Addiction is not a crime–it’s a disease. The vast majority of addicts are not degenerate criminals who deserve what they get. They are humans with potential to live productive, happy lives if they can get out from under their addiction. They are husbands, wives, mothers and fathers, sons and daughters. Most of them are in their 30’s and 40’s. They aren’t “kids”. They don’t want to be addicts and most of them don’t want to be living the lives they are. There are many pathways that lead to addiction, many of which began completely innocuously. I know people with chronic pain from injuries and disease who are addicted to prescription narcotics and have been for years. Professional people. If they suddenly couldn’t get their medications, I have little doubt that many of them would be forced to turn to street drugs, rather than deal with withdrawal and a return of their intractable pain. You might well sit next of one of these folks at church. You might work in the office next to one.

By no means is every addict reachable. Some are beyond help, but I don’t know anyone who is qualified to make that determination. I know I’m not, and I’d a whole lot rather be disappointed that someone didn’t take or benefit from help that was offered than to watch them die because there was no hand reached out. Nobody wakes up one day and says to themselves, “I think I’ll become a drug addict today, since the police are carrying Narcan (an opiate overdose reversal treatment) and I won’t have to worry as much about ODing” Nobody says to themselves, “Wow! I think I’ll start injecting heroin today, since there is a needle exchange opening up!” Fighting against addiction and doing everything that can be done to mitigate the consequences of addiction, like the spread of HIV and hepatitis, is what decent people should all want to do. Yes, one person might OD 6 times and be saved by Narcan each time. It’s not a failure. It’s not a waste. What if after the sixth time, the person actually makes it through rehab and becomes a counselor? Or a pastor? Or a health care worker? It’s not always going to end that way. It’s probably not even often going to end that way. But how many times does it need to end that way to make all the times it doesn’t work worth the trying?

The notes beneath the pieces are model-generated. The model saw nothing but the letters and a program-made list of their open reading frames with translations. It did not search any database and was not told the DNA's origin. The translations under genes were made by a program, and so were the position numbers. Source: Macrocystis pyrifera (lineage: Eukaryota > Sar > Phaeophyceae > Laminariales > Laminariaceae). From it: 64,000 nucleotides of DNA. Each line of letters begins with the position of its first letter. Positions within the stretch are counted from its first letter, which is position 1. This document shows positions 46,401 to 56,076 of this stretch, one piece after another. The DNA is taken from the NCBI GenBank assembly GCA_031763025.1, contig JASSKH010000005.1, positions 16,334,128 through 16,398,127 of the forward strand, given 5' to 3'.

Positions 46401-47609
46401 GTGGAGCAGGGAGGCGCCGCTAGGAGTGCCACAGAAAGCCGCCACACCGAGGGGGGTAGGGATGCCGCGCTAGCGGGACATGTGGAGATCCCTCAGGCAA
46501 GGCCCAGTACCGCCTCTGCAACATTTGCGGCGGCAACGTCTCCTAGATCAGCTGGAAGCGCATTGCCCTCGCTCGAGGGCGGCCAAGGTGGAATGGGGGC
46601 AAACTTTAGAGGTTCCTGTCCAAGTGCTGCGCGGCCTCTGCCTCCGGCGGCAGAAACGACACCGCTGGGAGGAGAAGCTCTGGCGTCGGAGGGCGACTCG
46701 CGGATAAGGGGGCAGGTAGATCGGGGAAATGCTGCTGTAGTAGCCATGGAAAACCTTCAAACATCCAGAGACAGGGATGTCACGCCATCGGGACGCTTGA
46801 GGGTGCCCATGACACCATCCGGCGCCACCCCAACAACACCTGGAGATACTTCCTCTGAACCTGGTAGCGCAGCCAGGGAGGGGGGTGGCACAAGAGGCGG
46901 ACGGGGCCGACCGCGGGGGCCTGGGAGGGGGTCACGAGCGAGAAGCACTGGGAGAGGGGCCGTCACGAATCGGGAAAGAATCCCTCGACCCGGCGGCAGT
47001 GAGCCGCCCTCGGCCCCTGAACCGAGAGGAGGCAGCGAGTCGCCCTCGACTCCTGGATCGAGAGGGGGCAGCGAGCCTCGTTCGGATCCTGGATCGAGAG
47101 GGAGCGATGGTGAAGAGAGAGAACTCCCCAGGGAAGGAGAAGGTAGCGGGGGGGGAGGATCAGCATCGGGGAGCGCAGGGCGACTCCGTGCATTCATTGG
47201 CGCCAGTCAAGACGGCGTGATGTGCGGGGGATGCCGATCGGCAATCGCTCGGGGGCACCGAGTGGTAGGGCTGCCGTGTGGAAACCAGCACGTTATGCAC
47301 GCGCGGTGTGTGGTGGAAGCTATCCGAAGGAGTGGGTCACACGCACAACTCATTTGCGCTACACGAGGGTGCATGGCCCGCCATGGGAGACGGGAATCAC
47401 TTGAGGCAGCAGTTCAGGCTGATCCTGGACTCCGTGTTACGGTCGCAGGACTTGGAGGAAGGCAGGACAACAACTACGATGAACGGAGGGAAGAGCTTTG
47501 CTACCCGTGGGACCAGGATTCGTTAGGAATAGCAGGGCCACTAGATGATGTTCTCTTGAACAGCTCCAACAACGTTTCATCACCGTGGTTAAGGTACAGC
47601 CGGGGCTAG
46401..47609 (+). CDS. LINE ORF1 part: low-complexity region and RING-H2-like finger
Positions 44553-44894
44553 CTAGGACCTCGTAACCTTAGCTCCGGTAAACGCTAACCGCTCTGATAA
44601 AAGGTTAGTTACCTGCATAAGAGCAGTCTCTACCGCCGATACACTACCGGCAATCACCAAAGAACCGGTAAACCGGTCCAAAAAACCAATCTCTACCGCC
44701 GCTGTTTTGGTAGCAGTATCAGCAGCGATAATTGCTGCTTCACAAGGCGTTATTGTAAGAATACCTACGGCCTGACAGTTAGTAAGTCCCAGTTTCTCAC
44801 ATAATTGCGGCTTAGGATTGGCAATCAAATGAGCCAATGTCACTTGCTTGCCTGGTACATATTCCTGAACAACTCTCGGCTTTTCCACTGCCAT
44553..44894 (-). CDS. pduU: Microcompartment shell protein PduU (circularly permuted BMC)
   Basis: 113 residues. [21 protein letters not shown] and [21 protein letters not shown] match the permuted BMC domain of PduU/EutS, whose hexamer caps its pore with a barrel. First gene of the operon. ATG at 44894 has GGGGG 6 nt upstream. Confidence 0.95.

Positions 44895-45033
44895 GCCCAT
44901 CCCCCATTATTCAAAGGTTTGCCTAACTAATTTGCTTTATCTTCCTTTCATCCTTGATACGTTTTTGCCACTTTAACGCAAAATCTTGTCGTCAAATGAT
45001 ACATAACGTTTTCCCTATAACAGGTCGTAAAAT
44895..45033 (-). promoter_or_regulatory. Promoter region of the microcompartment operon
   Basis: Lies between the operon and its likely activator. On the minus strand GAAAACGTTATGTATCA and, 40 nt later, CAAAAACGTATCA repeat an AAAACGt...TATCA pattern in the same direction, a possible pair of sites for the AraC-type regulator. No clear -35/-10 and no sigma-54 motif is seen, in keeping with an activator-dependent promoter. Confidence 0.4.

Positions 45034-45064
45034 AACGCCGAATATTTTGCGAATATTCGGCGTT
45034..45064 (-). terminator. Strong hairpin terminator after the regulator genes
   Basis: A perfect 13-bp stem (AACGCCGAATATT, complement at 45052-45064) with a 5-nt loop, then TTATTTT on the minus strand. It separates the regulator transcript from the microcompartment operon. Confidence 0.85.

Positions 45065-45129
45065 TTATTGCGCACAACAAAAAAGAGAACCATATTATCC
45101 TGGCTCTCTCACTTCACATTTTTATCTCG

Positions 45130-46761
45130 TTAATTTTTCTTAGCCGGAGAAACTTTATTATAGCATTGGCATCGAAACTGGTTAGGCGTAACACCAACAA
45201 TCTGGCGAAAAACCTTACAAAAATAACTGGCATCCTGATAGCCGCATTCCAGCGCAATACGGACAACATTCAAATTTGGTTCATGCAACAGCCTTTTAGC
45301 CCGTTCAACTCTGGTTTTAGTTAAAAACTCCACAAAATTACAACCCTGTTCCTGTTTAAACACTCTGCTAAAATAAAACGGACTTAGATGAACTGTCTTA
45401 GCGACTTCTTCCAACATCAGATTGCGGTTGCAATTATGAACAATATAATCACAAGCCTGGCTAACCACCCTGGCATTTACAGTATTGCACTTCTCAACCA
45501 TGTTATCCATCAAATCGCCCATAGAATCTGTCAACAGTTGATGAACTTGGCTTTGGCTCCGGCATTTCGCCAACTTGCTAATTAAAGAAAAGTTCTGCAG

At some time, probably thanks to our Puritan roots, we, as a society, determined that we preferred to deal with the consequences of what people who don’t experience them call “failure” or “weakness”.  It somehow seems more just to let people stew in the consequences of their situations than to spend the resources to fix the issues. It doesn’t work. It’s never worked. It’s never going to work. Putting an addict in jail is just as effective as putting someone with congestive heart failure in jail. Why do we think the person with congestive heart failure has value as a human and as a member of our society and the addict doesn’t? It is entirely possible that the person with congestive heart failure has the disease because of the life choices they made, in terms of diet, exercise, managing their health and so on. They might have willingly destroyed their health with pizza, beer, cigarettes and sloth. What makes them somehow more virtuous in the eyes of their neighbors than the heroin addict who might have been set on the path of addiction by prescription narcotics prescribed for them by a well-meaning physician after a car wreck?

It seems to me that if we just paid a little more attention to two simple ideas which are part of every religion on Earth, we’d be so much happier and healthier. One of these ideas is “don’t try to judge someone until you’ve walked a mile in their shoes”. The other is “Do unto others as you would have them do unto you”. Why is that so hard? Maybe it’s because another of those universal truths that people tend to ignore is “don’t criticize the splinter in your neighbor’s eye when you have a beam in your own”. Also expressed as “people who live in glass houses shouldn’t throw stones”.

I’m not particularly religious and nobody would accuse me of being particularly liberal but I am pragmatic and like to think I have some sense of right and wrong. What I do know is that it is both wrong and foolish to waste human potential. It is vastly more expensive, both in terms of treasure and in terms of lost human potential, to continue to deal with the consequences of issues like addiction than it is to deal with addiction itself. Why do we keep getting these things so wrong?